He paid for her apartment, six months of it, anyway. She started drinking and stopped working. Fired, they called it. She had asked for more money. He had said no. They were done. Over. She had kept the ring, lied that she lost it, and now needed to cash it in.

He changed his number, but not the code to the security camera with an online feed. Somehow, he didn’t think about that. Rookie mistake if ever there was one. She could watch him and listen in any time she liked (there’s an app for that). And she did, with great interest.

This was the third woman he had dated since he dumped her. That’s how she took it. She was dumped. And he had the nerve to screw that third woman on the sofa she picked out for him. He paid for it, of course, but she picked it out. That was hers.

She had heard him talk about the third woman to his brother. How much he liked her. How much chemistry they had. How different she was from the psycho he almost married. That’s what he called her. Psycho. She would show him psycho.

She followed him to her house when he picked her up for that fifth date. She stayed behind, looked at her modest apartment, noted her last name on the mailbox.

“Are you a friend of Marianne’s?” a neighbor asked. They had a nice chat. The neighbor gave her so many details. Her daughter’s name, the school the girl attended, where Marianne worked, the restaurant she was going to on her date.

The same restaurant he’d take her to on special occasions when they were together.

And that was it. She wasn’t going to let him move on. Not if she couldn’t.

She sat her in car down his street, opposite of the direction he would be coming. He wouldn’t see her sitting there. But she would be ready.

He was predictable. She knew the moves he would make. She knew how much he liked sex on that sofa. They would never make it upstairs.

The security camera was placed on the console next to the oversized television. It captured the room from the entry to the kitchen. She would be able to see everything. The sound was amazingly clear. She knew this from watching him before. It was automatically recorded, and the download would take seconds. She was going to humiliate him and ruin her, destroy the new relationship before it could ever begin. It was all so unbelievably simple. Just like getting the phone tree from the school’s website. A simple link to the DIY PTA site some overly involved parent created led her right to it. Names, numbers, addresses. Everything.

She did make a mistake in sending those texts from a number that could be easily traced back to her; some free web number anyone could procure. She really should have bought a burner. The number was connected to her junk mail email address, one he knew about. She was surprised how little time it took him to piece it all together.

When the police arrived the next morning, she pretended not to know a thing. Feigned innocence. But she’d had bourbon for breakfast and was already drunk (it wasn’t even ten ayem). Soon she let it slip. It was his fault. All he had to do was change the damn password. He blocked her everywhere else; it was like he wanted her to watch him. So she did. And she certainly wasn’t going to let another woman take over her happiness. Especially not on the sofa she picked out.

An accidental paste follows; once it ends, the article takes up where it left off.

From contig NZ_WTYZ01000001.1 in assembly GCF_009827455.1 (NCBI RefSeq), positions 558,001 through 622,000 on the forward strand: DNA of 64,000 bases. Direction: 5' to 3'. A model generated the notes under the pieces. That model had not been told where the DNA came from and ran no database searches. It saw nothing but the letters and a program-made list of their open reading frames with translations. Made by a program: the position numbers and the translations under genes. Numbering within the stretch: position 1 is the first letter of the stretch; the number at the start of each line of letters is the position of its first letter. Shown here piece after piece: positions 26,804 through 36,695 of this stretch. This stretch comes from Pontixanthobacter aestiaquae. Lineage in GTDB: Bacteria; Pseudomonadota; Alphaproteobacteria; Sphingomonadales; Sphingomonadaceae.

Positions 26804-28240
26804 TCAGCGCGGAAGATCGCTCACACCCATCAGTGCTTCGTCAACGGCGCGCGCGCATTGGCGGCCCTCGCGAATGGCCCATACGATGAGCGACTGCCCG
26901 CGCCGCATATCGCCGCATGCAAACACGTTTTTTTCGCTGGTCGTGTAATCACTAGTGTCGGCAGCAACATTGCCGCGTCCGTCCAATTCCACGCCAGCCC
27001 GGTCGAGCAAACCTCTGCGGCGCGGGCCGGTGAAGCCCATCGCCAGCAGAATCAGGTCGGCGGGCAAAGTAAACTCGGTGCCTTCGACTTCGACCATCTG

They went to court, she and her ex-husband. He wanted her deemed an unfit mother. The judge, an old man who looked like he believed in Texas justice even with the California flag hanging behind him, pulled down his glasses and eyed her, then cleared his throat and glared at him. “I suppose you haven’t had sex since your divorced.” This flummoxed both her ex-husband and his attorney.

She walked out with her lawyer’s bills paid, and increase in support and more time with her daughter. Still, she was reeling from all that had transpired in the weeks before. Her initial reaction was to move, to run, to hide in shame. Everyone saw everything. How could she ever show her face again? Especially at the school.

But that’s the thing about small towns with money. They hold a lot of secrets.

While she thought she would be judged and shunned by the PTA mothers, they became a protective circle around her. Clearly, they had their own brushes with scandals, secrets they would take to graves. They understood without ever explaining.

She worried about her daughter, what the other children would say. But, it was like it never happened. Aside from what the girl’s father told her. Instead of turning his daughter against her mother, it drew the child closer to her, made the girl her mother’s protector. The judge’s ruling was simply the cherry on the surreal shit sundae this experience was. She wanted nothing more than to put it all behind her. Forget it ever happened.

A year later, when the prison term was handed down, he felt safe again. Felt like he didn’t need to change codes and passwords every week. Stopped covering the camera on his laptop with tape. He felt like a man again, not a molested boy.

It took a lot of work for him to earn her trust back. Nights were spent in her tiny triplex. She wouldn’t go back to his place. He put it on the market. It was her first real estate sale.

It was months before she would allow her daughter to meet him. When she finally did, he knew he would ask her to marry him. He only hoped she would say yes. She did. They made plans for a wedding in late fall.

And then the letters started coming. Addressed to her but at his street number. The new home he had just bought. And, with those letters, everything would change. Again.